Finally, we see the energy, commitment and enthusiasm of young people once they understand the problems and are empowered to take action. The Jane Goodall Institute’s environmental and humanitarian youth programme, Roots & Shoots, enables its young members from kindergarten through university to choose their own projects to make the world a better place for people, animals and the environment—for all are interrelated. This movement, in partnership with other youth programmes with shared values, is now operating in more than 65 countries. As it began in 1991, many of the original members of the programme are now adults, some in decision-making positions.
Young people are growing organic food in their school gardens, learning about permaculture and regenerative agriculture, recycling and reusing, collecting trash, and spreading awareness about the illegal trade in wild animals and their body parts. They are volunteering in shelters for abandoned or rescued animals and in soup kitchens. They are raising money to help victims of natural disasters. Older members are educating younger children about the importance of protecting the environment and how animals are not merely things but sentient beings, individuals who can feel fear, despair—and pain.
It is encouraging to see the growing trend towards a plant-based diet, which is better for our health and the health of the environment, and alleviates the horrible suffering of millions of sentient, individual animals.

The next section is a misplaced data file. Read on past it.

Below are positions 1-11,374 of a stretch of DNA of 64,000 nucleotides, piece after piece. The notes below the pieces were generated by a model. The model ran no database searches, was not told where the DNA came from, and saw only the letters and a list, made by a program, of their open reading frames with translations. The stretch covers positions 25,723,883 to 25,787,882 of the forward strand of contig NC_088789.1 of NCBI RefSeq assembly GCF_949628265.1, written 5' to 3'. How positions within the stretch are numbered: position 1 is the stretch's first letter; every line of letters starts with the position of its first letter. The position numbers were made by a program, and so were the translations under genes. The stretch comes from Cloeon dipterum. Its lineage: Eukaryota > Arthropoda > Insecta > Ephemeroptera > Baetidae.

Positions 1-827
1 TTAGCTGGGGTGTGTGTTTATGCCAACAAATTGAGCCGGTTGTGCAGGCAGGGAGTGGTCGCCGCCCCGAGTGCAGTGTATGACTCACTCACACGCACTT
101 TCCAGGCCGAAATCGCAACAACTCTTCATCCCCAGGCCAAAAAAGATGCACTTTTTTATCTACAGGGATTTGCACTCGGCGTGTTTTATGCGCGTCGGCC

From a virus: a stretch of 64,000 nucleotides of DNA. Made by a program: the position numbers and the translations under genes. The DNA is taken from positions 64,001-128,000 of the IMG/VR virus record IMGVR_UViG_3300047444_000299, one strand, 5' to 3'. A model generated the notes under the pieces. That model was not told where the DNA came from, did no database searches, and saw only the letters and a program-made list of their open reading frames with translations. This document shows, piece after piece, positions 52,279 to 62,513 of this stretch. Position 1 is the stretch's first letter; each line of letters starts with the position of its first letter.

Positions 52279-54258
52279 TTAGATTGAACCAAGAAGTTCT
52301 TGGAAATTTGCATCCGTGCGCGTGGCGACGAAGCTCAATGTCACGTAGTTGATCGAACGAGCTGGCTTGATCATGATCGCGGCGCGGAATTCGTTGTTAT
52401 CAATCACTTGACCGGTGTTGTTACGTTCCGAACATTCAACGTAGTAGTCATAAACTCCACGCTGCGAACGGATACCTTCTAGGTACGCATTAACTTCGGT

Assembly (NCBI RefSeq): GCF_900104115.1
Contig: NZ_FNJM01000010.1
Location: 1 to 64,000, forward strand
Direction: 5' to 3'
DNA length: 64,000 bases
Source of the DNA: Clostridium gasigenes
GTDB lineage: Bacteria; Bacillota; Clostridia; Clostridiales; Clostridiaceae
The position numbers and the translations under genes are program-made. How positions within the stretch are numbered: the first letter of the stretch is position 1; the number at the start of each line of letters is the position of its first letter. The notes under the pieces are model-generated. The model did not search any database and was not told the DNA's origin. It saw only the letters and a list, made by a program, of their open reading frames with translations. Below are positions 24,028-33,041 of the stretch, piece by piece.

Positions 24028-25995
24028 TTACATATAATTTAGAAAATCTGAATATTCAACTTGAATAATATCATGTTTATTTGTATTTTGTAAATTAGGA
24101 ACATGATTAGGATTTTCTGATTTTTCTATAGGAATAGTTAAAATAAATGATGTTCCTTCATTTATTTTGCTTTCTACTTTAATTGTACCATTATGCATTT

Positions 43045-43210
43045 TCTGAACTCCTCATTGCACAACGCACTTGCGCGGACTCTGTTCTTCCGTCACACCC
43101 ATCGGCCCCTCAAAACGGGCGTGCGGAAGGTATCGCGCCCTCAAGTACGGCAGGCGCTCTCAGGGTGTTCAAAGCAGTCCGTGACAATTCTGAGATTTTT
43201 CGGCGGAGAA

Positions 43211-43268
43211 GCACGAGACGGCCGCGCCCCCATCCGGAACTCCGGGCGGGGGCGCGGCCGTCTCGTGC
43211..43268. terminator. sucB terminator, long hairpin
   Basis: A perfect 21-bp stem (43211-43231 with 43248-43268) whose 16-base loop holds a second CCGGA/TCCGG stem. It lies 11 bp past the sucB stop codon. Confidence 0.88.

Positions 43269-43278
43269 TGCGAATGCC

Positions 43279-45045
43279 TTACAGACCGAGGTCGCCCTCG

In response to consumer pressure for sustainably produced products, many companies are changing their practices. And big business often has the power to influence government policies.
Around the world millions of people are planting millions of trees and protecting and restoring forests and other habitats.
All of the measures set out above are reflected in the ambitious United Nations 2030 Agenda for Sustainable Development. Among the Agenda’s 17 Sustainable Development Goals (SDGs) are serious, practical objectives for maintaining the planet, its wildlife and its resources for the benefit of present and future generations. As the Organization celebrates its 75th Anniversary this year, which has been marked by a global pandemic and global fear, we are all called to renew our sense of solidarity and hope.
The world’s children and youth are no longer passive beneficiaries of hope but are often also its motivated ambassadors. A new United Nations photography exhibition, now also offered virtually, celebrates the last 75 years of the pursuit of a healthy and peaceful planet. It features images of life and resilience, and the role of our incredible youth. A few of these stunning photographs are featured in this article. I would encourage anyone seeking a sense of hope for our future to experience this exhibition however they can.
Perhaps the most important message is that each one of us can play a role in creating a better world—every day.
The photographs featured in this article are part of #TheWorldWeWant, a global photo contest hosted and organized by mobile app Agora in support of the 75th anniversary of the United Nations.
The UN Chronicle is not an official record. It is privileged to host senior United Nations officials as well as distinguished contributors from outside the United Nations system whose views are not necessarily those of the United Nations. Similarly, the boundaries and names shown, and the designations used, in maps or articles do not necessarily imply endorsement or acceptance by the United Nations.